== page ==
Overall Architecture of Autonomic Computing Engine and managed CPS Elements

2011 ACEEE DOI: 02.ACT.2011.03.100

Short Paper Proc. of Int. Conf. on Advances in Computing, Control, and Telecommunication Technologies 2011 system root goal which the managed system must achieve finally. The leaf node of goal graph means the atomic goal that cannot be separated into other goals. The leaf goals are mapped to atomic function of the managed CPS. Generally goal model is completed at requirement analysis step. However, in our approach, goal graph is modified through whole development process of the managed CPS. If goal model is fixed, developers start to write the fault model. Fault model is consists of several fault trees. The root node of each fault tree is mapped into the violation of leaf goal in goal graph. Developers create the policy table and assign the weight after analyzing possibilities of each fault. Adaptation actions are mapped to each policy. Adaptation actions can be duplicated if needed. Monitoring codes and adaptation codes are produced by filling the template codes that are generated at the previous step. The generated codes are compiled with the system code to complete the whole system. IV. CASE STUDY: HOME SURVEILLANCE ROBOT To demonstrate the feasibility of our approach, we implemented the autonomic computing engine and the editing tools in JAVA, but we have been developing it in C++ as well. To validate the usefulness, we apply our framework to Home Surveillance Robot scenario. A. Scenario Home Surveillance Robot is devised to help a physically handicapped person. The robot moves to a place directed by the person and then shots and transfer a picture to the monitor near the person. Occasionally robot cannot achieve the order because the environment is not normal, for example, there is an obstacle on the path that the robot follows. B. Experimental Result At First, we created the analysis model, which included the state model and the goal model. Fig. 4 shows the detail. We then mapped leaf goals to each state. This mapping information was stored into knowledge base. After completing the analysis model, we prepared several fault trees, one of which is illustrated in Fig.5. Each node needed the certain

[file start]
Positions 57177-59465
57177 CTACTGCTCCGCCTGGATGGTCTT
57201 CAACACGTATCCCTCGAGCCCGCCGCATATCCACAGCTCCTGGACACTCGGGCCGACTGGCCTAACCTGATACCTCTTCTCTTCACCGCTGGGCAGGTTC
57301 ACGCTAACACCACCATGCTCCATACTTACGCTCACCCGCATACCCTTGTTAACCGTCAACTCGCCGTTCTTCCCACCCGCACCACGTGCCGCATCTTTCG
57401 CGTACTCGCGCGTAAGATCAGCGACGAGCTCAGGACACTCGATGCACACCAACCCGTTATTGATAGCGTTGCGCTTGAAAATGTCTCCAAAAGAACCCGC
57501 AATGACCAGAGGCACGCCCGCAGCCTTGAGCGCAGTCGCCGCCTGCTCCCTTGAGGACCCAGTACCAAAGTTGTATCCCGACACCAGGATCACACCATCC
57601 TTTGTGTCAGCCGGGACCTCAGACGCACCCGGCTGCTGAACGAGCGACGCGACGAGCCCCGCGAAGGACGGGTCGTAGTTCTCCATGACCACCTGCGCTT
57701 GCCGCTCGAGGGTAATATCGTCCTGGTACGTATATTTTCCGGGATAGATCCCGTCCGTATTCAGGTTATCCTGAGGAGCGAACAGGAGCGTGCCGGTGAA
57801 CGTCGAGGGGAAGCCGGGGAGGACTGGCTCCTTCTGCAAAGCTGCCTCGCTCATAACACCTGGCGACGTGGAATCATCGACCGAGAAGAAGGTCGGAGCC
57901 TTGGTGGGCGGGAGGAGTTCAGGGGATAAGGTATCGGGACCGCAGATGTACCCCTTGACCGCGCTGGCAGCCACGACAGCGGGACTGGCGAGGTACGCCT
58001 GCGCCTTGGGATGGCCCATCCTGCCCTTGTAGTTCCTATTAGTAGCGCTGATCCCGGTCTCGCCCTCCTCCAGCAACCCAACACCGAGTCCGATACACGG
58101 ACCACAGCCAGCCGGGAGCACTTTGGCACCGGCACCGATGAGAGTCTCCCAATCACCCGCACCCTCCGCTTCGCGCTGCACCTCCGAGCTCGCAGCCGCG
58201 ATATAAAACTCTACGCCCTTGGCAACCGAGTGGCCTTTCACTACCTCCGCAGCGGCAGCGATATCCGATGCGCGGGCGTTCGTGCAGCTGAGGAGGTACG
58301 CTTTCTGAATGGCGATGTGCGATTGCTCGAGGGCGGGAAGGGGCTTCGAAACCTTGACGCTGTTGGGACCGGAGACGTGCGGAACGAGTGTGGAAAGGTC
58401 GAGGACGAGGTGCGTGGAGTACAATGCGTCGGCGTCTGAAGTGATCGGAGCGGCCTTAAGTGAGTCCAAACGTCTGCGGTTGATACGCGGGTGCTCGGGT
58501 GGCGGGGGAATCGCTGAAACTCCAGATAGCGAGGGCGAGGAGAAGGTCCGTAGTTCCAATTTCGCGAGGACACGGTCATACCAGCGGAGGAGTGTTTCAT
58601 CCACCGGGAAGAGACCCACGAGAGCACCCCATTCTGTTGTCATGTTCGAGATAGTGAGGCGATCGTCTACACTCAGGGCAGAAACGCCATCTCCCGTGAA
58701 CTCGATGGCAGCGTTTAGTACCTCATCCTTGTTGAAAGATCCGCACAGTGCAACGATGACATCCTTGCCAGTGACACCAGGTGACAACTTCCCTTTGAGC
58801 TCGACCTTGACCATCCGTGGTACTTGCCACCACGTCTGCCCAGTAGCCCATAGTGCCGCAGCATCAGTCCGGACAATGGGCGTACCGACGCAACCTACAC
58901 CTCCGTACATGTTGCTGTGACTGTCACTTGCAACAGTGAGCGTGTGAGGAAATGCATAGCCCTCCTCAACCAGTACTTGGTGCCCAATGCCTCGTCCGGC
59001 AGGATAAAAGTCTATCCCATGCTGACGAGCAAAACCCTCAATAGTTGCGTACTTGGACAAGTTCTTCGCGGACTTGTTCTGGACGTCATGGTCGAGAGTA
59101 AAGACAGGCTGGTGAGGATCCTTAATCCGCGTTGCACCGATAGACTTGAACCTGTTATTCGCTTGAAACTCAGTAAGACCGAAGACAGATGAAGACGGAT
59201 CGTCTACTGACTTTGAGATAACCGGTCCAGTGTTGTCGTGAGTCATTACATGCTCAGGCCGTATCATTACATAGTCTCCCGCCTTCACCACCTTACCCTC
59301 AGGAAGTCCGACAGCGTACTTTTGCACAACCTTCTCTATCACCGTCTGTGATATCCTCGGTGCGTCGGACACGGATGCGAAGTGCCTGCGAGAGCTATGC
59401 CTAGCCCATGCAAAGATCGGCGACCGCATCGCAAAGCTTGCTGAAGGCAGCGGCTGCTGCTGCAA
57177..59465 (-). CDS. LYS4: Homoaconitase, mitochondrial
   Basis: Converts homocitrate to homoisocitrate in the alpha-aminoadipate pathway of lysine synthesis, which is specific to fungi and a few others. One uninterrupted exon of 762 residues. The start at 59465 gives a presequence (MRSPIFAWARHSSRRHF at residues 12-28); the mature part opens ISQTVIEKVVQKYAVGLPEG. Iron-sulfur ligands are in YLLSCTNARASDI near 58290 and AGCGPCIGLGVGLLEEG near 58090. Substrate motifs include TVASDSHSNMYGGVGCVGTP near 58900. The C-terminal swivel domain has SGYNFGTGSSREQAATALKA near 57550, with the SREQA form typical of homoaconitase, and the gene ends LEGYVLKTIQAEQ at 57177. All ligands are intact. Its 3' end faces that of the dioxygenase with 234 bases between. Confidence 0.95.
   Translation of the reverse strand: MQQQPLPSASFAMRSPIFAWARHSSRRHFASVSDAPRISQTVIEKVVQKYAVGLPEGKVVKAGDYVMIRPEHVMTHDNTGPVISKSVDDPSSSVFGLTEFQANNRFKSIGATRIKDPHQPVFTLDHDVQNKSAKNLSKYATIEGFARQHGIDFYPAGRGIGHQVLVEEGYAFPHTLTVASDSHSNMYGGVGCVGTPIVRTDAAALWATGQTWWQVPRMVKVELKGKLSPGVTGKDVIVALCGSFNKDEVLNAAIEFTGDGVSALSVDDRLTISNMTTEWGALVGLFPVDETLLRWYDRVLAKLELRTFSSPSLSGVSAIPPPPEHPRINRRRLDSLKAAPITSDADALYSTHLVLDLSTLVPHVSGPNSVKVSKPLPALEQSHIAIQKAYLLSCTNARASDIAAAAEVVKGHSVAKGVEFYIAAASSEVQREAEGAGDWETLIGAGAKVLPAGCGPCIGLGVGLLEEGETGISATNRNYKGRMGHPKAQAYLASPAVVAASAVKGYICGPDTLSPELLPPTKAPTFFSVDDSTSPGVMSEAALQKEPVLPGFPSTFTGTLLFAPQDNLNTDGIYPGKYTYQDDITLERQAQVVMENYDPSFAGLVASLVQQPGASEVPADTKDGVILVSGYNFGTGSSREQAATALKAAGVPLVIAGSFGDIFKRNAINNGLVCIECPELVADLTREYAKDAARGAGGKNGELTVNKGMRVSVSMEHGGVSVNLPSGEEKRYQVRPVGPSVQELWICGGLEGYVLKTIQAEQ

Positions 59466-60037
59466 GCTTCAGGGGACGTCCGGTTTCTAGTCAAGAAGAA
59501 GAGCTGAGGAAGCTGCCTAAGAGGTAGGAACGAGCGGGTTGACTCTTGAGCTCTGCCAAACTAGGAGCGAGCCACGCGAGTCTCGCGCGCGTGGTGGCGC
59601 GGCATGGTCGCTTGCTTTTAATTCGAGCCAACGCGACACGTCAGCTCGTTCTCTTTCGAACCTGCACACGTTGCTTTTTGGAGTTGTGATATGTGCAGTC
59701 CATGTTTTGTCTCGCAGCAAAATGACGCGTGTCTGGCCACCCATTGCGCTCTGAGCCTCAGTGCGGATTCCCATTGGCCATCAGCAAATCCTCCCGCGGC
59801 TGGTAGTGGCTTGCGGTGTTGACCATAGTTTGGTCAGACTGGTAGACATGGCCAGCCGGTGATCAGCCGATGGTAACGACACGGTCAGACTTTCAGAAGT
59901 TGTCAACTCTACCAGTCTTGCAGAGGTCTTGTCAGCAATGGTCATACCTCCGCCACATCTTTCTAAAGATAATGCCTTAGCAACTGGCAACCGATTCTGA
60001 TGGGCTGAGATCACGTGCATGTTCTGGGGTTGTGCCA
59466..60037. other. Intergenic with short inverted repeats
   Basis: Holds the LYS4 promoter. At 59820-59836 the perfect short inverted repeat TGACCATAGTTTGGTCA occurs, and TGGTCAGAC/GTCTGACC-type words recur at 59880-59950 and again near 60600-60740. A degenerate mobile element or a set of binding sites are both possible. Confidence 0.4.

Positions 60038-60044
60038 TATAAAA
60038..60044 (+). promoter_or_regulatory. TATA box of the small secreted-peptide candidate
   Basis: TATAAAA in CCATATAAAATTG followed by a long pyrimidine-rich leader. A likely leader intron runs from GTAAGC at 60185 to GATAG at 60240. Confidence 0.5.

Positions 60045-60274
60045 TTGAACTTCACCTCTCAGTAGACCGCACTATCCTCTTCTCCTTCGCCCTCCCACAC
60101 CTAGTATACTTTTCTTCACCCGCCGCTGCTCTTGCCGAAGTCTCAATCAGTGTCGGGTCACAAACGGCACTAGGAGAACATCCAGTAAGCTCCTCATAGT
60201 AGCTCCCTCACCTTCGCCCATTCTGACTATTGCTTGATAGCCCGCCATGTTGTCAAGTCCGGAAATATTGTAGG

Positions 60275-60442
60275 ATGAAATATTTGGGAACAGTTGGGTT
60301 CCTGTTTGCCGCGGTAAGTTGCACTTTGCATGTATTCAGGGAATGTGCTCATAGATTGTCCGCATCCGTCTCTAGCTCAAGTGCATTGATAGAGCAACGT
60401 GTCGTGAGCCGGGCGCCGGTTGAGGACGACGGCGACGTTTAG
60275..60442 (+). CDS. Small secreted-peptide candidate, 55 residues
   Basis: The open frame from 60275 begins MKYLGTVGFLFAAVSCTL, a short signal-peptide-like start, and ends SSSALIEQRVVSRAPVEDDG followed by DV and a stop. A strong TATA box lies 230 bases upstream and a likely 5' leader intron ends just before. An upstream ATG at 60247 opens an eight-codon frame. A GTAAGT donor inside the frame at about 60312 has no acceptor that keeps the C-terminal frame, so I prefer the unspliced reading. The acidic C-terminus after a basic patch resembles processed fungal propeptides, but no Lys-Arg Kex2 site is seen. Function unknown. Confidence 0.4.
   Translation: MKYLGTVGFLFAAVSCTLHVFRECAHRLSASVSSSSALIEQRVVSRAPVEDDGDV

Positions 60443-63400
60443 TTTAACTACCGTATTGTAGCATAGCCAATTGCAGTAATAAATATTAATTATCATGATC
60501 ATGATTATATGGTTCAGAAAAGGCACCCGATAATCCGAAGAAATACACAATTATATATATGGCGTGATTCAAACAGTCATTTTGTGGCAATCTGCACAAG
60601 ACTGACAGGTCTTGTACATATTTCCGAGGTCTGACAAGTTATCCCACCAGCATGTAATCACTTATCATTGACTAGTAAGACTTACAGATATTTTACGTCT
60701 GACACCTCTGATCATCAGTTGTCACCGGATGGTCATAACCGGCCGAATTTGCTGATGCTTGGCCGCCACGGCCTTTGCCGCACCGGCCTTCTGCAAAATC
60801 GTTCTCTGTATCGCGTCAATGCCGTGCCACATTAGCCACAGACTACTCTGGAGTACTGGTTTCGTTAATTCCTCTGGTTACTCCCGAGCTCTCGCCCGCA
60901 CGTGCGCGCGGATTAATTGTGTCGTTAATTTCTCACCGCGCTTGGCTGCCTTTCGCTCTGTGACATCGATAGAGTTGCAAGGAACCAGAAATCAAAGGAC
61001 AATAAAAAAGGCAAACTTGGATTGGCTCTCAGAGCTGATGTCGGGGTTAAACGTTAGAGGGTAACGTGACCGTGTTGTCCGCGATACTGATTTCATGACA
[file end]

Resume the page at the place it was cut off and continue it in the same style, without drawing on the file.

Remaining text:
Figure 2.

Operation process of the proposed framework

model, additional system state information is collected by sensor through the monitoring module. After identifying the root cause, root cause ID is sent to planning module. Planning module receives root cause ID and extracts the policies concerned with the root cause ID in knowledge base. To select the most appropriate policy within the extracted policies, planning module uses policy model. Policy model is represented by policy weight table. Initial weight of each policy is assigned by developers in design time and modified at runtime through feedback from evaluation module. Planning module selects the policy with the highest value and delivers the policy ID to execution modules. Execution module extracts the execution IDs related to policy ID received from planning module and orders effectors in CPS elements to execute the adaptation actions related to the execution IDs. Effector executes the adaptation code related to the execution ID. Adaptation codes in CPS elements are inserted at design time or runtime. If the adaptation code to be executed does not exist in effector, effector requests the code to execution module. After requested, execution module compiles the code in the knowledge base and transfers it to effector. After an adaptation process is terminated, evaluation module gathers the adaptation result. The result includes policy ID, action IDs, and relative level of goal satisfaction. These values are stored in the knowledge and utilized for planning module to modify weights of policies for feedback.

Figure 3.

Development process of the proposed framework

C. Development Process To develop the autonomic CPS without significant efforts, we provide automated design tools which contain goal graph editing tool, fault tree editing tool, monitoring and adaptation template code generator. First, developers create the goal model with goal graph editing tool. Goal graph is represented by tree-like structure. The root node of goal graph means the
Figure 4. Policy model including the state model and goal model

2011 ACEEE DOI: 02.ACT.2011.03.100